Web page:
A Tur Abdin Easter

Sunday we celebrated Easter in the church of Mort Shmuni in Midyat. Service started at six o’clock in the morning. It was almost eight when we entered the church that was too small for all to be in so we stayed just in front of the doors. We just missed the first fifteen minutes of Holy Mass. It was almost as traditional as it is in the Netherlands, and that’s why today’s blog will not be that exciting as the previous days. I hope that this does not set you off. the biggest differences were ofcourse the place and the children from ages five and above who were in front of the procession singing the hymns in their clearest and loudest of voices. I can only hope we will see this energy back home. The people were dressed up nicely and the temperature added to a laid back atmosphere.

After mass I walked in to receive the Body of Christ, but just before reaching the front of the altar I saw my late grandfather’s cousin who with his wife still lives in Midyat. He invited me to have breakfast in his house and thus I broke away from the group. We did not even rested ourselves on the chairs in the frontyard or the first visitors already knocked on the door. The local Kurdish population has made the tradition of visiting each other their own and collect candy and eggs from the Syriac community. Later I heard that some of the houses ordered 500 eggs or more just to give away to their neighbours (my mother only buys 30 to 50, eventhough there are about 1000 syriac families in Enschede).

After church and breakfast one could either visit villages and family or take the bus to the monastery of Mor Melke. Together with about fifty others I decided to go to Mor Melke. It’s first edifices date back to the first half of the fourth century. Compared to Mor Gabriel, Mor Hananyo and a couple of other monasteries Mor Melke is relatively small. Two monks and two nuns take care of the buildings, the grounds and the four students who also help out. I like its history, its modesty and especially the balcony that provides a spectacular view over the surrounding fields, hills and mountains.

We had dinner together with the whole group in the hotel followed by a live broadcast on SuryoyoSat. The governor of the Mardin region joined the show and discussed the situation of our church and people with Johny Messo, head of WCA. He surprised me with his supportive attitude and even made some positive remarks regarding the cases concerning Mor Gabriel. The show was less festive than the previous ones due to a murder in one of the syriac villages and the situation of our people in Syria where two bishops are held captive.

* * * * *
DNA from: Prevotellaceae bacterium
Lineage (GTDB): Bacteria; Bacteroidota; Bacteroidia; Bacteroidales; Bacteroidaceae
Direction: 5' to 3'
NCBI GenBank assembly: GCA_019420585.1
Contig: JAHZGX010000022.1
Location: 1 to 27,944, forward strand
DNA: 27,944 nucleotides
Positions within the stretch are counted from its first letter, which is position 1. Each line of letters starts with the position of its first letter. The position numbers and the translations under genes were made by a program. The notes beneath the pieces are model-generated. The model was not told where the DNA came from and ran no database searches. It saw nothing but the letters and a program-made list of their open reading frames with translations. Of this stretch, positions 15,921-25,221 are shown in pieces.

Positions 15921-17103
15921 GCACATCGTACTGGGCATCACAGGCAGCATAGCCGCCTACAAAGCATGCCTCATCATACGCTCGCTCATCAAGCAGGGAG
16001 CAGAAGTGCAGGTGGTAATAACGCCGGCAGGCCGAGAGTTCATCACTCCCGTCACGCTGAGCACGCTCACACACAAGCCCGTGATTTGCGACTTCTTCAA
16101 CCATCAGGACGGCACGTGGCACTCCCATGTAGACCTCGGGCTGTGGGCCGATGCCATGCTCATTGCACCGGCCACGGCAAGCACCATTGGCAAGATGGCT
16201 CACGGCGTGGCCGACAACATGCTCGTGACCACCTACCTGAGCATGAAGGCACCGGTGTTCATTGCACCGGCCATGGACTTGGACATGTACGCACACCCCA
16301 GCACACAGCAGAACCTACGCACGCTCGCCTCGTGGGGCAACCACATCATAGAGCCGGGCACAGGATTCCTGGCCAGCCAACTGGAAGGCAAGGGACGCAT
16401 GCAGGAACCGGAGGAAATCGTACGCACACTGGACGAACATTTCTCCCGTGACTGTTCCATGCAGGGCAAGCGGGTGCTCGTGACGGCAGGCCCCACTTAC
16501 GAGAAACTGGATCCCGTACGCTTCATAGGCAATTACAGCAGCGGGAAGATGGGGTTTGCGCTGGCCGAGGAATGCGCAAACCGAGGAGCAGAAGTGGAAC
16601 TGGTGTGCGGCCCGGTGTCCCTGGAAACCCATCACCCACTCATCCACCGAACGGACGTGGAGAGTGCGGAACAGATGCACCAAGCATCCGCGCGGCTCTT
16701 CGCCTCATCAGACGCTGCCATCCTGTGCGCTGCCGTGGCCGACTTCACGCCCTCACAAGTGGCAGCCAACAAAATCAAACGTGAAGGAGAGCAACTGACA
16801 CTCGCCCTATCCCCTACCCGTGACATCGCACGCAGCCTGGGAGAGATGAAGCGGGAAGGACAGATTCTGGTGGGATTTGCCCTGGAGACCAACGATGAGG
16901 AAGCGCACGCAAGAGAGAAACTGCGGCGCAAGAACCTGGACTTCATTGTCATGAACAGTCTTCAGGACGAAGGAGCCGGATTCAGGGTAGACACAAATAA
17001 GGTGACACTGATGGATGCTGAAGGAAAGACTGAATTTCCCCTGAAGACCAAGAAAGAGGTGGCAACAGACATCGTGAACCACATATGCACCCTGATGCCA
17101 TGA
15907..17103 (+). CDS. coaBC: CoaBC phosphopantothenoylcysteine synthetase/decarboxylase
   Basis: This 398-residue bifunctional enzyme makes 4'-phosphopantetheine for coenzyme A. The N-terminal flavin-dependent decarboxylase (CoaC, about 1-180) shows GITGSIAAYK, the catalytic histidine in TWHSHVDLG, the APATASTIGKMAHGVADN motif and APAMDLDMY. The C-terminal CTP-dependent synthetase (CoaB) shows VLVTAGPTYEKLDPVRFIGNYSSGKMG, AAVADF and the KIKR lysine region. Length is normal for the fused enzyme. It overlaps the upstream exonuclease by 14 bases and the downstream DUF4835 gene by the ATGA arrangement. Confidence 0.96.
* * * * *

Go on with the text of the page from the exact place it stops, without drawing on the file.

After the television broadcast most of the youth stayed in the hotel restaurant. We spend a very good time with our new friends and forgot about time. There were only 3 hours left for sleep, but in return I gained a memory that will stay with me forever.

On a side note:

  • I called home and talked with my little sister, I asked her to give my greetings to all only to hear my mother rushing to the phone. After saying hello and wishing each other a blessed Easter she asked me if I had bought himsitho, black sesame and some spices for cookies for her
  • Mor Melke cured the king’s daughter and could have asked for anything, even for half the kingdom. Mor Melke asked for two large stones which he brought to the monastery. “If only he would’ve asked for half the kingdom, that would’ve solved a lot of our problems” one of our aussie friends sighed in the back
  • rumour had it in the church square that due to a sudden spike in demand the prices of pistachio nuts have gone up in Tur Abdin

Read previous: day 4: Silence                          Read next: day 6: The last steps

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